Earth Day 2018

Last month saw witness to Earth Hour, and at the weekend (Sunday 22nd) it was Earth Day.

I couldn’t think of anything particular I could do to make the day special. In previous years I have perhaps gone out on my bike, or considered not using my computer. This year though I’ve been routinely going round my sister’s for lunch on Sunday and other than mentioning it was Earth Day, I couldn’t think of anything else.

Quite fitting then that our area was experiencing power cuts! I’d sat down at my computer in the morning (perhaps to write something about Earth Day!) when the power kept going off, so I headed round to my sister’s to see if hers was any better, and it wasn’t. She’d had the joint in the slow cooker over night, so that was cooked, but we had no way to boil the veg. We waited in hope for the power to return but it didn’t so we settled on beef burgers and salad. By the afternoon I could have really done with a cup of coffee, and we would normally watch something on her Netflix (we’ve been watching The Expanse since the Star Trek series finished), but it wasn’t to be; but a clear lesson in how much we take “power on tap” for granted.

After all that I did indeed go out on my bike for an hour and the electricity returned some time later.

Come Monday, and I managed to stay off my computer (even though I had this post to write) and get on with work around the house; hoovering and painting a wall – two things that wouldn’t do themselves, and would never never get done if I wasted every day off from work in front of the computer. Unbeknownst to me that my internet was down! So when I finally sat down on my computer (feeling happy with myself about how much stuff I’d got done), I laughed when it seemed like two days in a row the gods had played their games.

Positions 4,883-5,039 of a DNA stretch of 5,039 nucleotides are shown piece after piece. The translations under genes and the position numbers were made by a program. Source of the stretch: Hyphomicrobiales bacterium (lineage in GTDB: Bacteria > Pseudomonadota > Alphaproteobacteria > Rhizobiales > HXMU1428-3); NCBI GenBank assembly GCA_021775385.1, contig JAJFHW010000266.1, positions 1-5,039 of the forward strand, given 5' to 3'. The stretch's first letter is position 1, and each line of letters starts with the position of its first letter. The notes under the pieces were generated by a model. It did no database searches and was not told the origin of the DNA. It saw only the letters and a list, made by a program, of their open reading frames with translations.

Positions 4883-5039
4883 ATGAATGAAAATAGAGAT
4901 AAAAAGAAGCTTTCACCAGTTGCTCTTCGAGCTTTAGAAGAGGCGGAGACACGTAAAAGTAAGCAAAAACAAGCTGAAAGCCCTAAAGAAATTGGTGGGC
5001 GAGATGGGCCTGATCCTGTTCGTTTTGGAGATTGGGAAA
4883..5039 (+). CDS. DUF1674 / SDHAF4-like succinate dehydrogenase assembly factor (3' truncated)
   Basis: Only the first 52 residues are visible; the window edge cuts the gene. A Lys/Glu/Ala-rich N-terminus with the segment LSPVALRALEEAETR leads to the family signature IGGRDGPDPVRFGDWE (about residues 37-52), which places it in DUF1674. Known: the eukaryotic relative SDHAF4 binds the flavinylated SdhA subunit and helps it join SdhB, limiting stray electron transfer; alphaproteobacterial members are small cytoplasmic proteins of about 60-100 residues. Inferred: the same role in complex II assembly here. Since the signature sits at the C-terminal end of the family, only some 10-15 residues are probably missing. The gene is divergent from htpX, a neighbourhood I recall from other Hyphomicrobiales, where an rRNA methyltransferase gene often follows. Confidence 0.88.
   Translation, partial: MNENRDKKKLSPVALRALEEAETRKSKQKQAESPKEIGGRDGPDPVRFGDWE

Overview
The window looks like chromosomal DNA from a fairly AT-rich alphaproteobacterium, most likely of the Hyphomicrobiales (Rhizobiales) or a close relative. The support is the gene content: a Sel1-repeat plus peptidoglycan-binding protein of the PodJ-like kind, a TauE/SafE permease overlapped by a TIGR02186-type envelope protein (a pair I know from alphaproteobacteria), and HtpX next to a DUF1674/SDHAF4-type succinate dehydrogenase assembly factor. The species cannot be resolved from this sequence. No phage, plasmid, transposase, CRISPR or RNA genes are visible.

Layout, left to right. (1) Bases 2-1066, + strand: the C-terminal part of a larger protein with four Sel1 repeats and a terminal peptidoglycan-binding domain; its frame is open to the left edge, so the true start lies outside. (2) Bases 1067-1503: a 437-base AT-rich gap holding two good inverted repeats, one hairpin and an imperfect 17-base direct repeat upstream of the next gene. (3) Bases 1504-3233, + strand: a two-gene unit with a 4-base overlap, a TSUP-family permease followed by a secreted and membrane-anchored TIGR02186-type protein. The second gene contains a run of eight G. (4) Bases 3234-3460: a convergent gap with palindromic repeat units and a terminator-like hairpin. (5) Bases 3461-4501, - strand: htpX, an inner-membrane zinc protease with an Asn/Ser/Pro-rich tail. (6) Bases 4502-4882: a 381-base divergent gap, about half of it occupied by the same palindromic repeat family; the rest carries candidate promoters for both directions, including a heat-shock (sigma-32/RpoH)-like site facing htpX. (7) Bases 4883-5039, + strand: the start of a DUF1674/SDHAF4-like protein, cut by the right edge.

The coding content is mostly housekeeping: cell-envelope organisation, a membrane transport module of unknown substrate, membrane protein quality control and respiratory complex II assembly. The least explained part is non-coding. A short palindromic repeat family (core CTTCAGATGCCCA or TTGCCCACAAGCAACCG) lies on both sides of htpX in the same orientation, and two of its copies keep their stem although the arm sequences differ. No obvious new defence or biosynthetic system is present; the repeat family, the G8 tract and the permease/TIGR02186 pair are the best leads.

Anyway, I’m here now; my internet had returned by the next day.

As per my earlier post about ‘Cutting Down‘ you will know that my life involves cutting down (and out) a lot of the environmentally-harmful stuff that we are to be mindful of on these days (if not every day). Largely this seems to be about plastic, but I try to cut down on electricity usage (I’ve been using just 14kwhs a week for the past few weeks) and my time online; generally this is intentional, but as you’ve seen, sometimes external influences dictate (or assist!) my efforts.

Plastic was again in the news last week, since Theresa May, in addition to her wanting to have ‘plastic-free aisles’ at supermarkets, wants to ban drinking straws, has added plastic drinks stirrers to her list, along with cotton buds.

Not that I use drink stirrers, because if I’m going out for coffee I’ll pay for it to be in a proper cup where proper spoons are provided for stirring, and anyway, a wooden stirrer would work. As for cotton buds, the ones I get from Co-op don’t have plastic sticks (that’s just how they make them, I didn’t originally choose them because of that), but it’s not anyone uses them every day, and they’re filling up landfill, is it?

I like to see the effort, such as with carrier bags, because seeing those blowing around the countryside is annoying, and there are a lot of drinks straws discarded each week (I’m sure), but now it seems like Theresa May is literally clutching at straws and just making a long list of silly small things rather than tackle something big, or change attitudes (how do you do that?); I mean, why not ban cars? Even if it’s about plastic, still ban cars – there’s a lot of plastic in cars, more so in modern ones, many drinks-stirrers-worth.